If you have several separate stylesheets that you’re using, merging them all together will mean less requests to your server when a page loads. If you need to separate them within a file, you can use large, commented “banners” to make the divisions more noticeable. This will add a little bit of size to the file, but it will still be an improvement over loading multiple files each time the page loads

Here is a large “banner” I often use in my stylesheets:

/*-----------------------------*/
/*-------------Section Title------------*/
/*-----------------------------*/

Of course, sometimes you have separate stylesheets for things like Internet Explorer, with their own call to load only for IE. Those you shouldn’t merge, or they will load with all of your other styles. Unless for some reason you have multiple stylesheets loading for IE, then you can merge all of those.

If you’re using WordPress with plugins, they may be loading stylesheets on their own. You can go through a long process to stop them from loading and put the styles in your own stylesheet, but that method will have to be redone every time you update the plugin. So instead, I recommend the WP Minify plugin. This plugin also works for merging Javascript files from WordPress plugins, as detailed below.

4) Use minimized Javascript files

If you’re working with Javascript (.js) files, you should look for a minimized version from the author. Usually minimized files end in .min.js. You should especially consider this for large libraries like jQuery, MooTools, and jQuery UI.

5) Merge your Javascript files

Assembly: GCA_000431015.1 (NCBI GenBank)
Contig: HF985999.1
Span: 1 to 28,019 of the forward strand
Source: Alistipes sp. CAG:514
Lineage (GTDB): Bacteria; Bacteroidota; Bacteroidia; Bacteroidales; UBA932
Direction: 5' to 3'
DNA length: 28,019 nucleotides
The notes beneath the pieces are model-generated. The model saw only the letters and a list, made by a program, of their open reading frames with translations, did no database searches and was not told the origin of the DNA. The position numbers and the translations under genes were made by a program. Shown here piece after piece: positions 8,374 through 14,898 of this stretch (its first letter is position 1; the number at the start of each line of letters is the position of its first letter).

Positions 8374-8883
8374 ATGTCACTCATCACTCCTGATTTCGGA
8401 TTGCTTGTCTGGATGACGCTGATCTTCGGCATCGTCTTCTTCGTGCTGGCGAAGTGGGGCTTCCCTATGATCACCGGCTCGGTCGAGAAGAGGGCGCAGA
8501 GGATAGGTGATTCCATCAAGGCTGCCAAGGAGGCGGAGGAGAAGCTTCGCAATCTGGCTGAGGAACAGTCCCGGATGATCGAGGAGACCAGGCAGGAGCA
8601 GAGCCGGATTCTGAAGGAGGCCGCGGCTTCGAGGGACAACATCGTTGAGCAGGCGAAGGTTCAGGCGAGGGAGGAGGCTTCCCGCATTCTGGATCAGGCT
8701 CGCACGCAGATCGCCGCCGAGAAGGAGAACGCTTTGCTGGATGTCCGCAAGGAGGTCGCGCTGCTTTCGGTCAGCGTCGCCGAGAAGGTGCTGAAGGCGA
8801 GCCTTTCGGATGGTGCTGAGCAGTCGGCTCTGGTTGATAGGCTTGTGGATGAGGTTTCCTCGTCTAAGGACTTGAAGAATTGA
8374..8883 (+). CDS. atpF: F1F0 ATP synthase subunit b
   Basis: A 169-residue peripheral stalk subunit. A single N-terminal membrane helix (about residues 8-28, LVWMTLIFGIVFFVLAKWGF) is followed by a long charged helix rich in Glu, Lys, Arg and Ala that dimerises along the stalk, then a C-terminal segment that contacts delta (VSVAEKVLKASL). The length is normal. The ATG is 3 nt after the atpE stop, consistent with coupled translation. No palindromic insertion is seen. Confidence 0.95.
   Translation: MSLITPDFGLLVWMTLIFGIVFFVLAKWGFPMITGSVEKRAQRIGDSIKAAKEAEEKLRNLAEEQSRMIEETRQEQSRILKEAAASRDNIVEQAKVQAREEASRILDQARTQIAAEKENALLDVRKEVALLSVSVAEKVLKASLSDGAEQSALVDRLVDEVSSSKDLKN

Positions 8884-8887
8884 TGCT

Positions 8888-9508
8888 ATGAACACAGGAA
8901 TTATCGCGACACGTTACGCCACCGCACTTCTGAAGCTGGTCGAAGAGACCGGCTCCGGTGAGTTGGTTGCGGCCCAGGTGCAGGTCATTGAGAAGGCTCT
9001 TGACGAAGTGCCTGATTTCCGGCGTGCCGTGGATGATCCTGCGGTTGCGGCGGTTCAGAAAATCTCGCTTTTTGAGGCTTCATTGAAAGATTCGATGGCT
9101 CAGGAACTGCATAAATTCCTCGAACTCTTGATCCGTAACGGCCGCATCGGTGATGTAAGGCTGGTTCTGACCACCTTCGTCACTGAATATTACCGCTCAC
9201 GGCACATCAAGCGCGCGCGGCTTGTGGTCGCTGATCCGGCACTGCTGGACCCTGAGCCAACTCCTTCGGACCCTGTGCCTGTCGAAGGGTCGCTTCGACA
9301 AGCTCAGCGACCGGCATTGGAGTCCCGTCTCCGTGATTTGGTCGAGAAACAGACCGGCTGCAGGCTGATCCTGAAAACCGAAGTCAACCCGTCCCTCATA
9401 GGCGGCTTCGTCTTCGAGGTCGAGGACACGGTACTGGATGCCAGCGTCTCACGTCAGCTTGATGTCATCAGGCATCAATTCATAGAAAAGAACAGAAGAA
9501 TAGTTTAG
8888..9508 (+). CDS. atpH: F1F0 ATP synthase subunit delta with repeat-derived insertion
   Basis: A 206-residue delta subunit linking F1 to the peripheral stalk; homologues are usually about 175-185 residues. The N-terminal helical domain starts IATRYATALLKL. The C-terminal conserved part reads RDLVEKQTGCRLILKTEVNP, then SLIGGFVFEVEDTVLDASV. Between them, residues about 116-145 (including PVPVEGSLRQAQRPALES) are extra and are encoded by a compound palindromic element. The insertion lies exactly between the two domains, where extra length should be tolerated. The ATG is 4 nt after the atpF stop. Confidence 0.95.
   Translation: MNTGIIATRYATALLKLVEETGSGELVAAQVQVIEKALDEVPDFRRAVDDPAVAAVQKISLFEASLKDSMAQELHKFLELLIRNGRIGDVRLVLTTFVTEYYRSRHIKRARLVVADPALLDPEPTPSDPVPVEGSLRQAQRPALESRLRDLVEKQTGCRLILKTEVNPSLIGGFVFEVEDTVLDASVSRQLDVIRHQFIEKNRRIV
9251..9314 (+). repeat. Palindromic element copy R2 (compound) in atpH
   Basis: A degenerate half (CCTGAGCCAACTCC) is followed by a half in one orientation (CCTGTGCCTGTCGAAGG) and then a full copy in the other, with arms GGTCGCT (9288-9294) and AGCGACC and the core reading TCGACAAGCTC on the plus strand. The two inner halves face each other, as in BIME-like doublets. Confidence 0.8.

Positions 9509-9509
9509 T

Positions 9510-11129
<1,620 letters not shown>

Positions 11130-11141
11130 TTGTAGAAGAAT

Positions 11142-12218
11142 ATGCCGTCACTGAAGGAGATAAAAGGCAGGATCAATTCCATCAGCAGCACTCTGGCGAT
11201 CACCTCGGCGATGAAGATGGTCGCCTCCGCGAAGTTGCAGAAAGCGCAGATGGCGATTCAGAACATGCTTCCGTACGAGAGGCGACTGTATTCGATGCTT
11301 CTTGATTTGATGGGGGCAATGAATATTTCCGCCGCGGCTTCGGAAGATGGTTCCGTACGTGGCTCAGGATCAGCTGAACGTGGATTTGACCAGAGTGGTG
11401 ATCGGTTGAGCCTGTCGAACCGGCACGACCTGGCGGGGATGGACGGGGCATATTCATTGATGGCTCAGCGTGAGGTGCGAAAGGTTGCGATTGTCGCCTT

Just like with CSS, merging your Javascript files keeps the server from handling extra requests for multiple files. There is a handy service for merging all of the Javascript files on an existing website, called JMerge. If you would rather do it manually, it’s usually as easy as copying and pasting each of your Javascript files into a single file.

If you are running a WordPress blog with plugins, you may not have access to some of the files being loaded by them. To merge Javascript files in WordPress, again I recommend the WP Minify plugin.

6) Load Javascript files in the footer, or tell them to load last

Whenever possible, you should load any Javascript files from the bottom of your website. This is because whenever a browser comes to a Javascript file, it quits loading any other elements of the page. Normally, a browser will download a couple elements at the same time (such as two images), but that is not true with Javascript files. So putting as many of them at the bottom of the page as you can will allow your other elements to load up faster first.

Another technique to tell a browser to wait to load a Javascript file is the defer attribute. This can be used if, for some reason, you can’t take a Javascript file out of the header, or don’t want to. Not that FireFox does not support this attribute, and Internet Explorer has marginal support for it. So whenever possible just put your Javascript in the footer.

To use the defer attribute, simply add it to an existing script tag, like below.

<script type="text/javascript" defer="defer" src="http://www.example.com/js/somestuff.js></script>

Credit goes to this blog and article for finally laying the defer attribute out for me in a super simple manner: Using SCRIPT’s defer attribute

7) Compress images, or replace them with CSS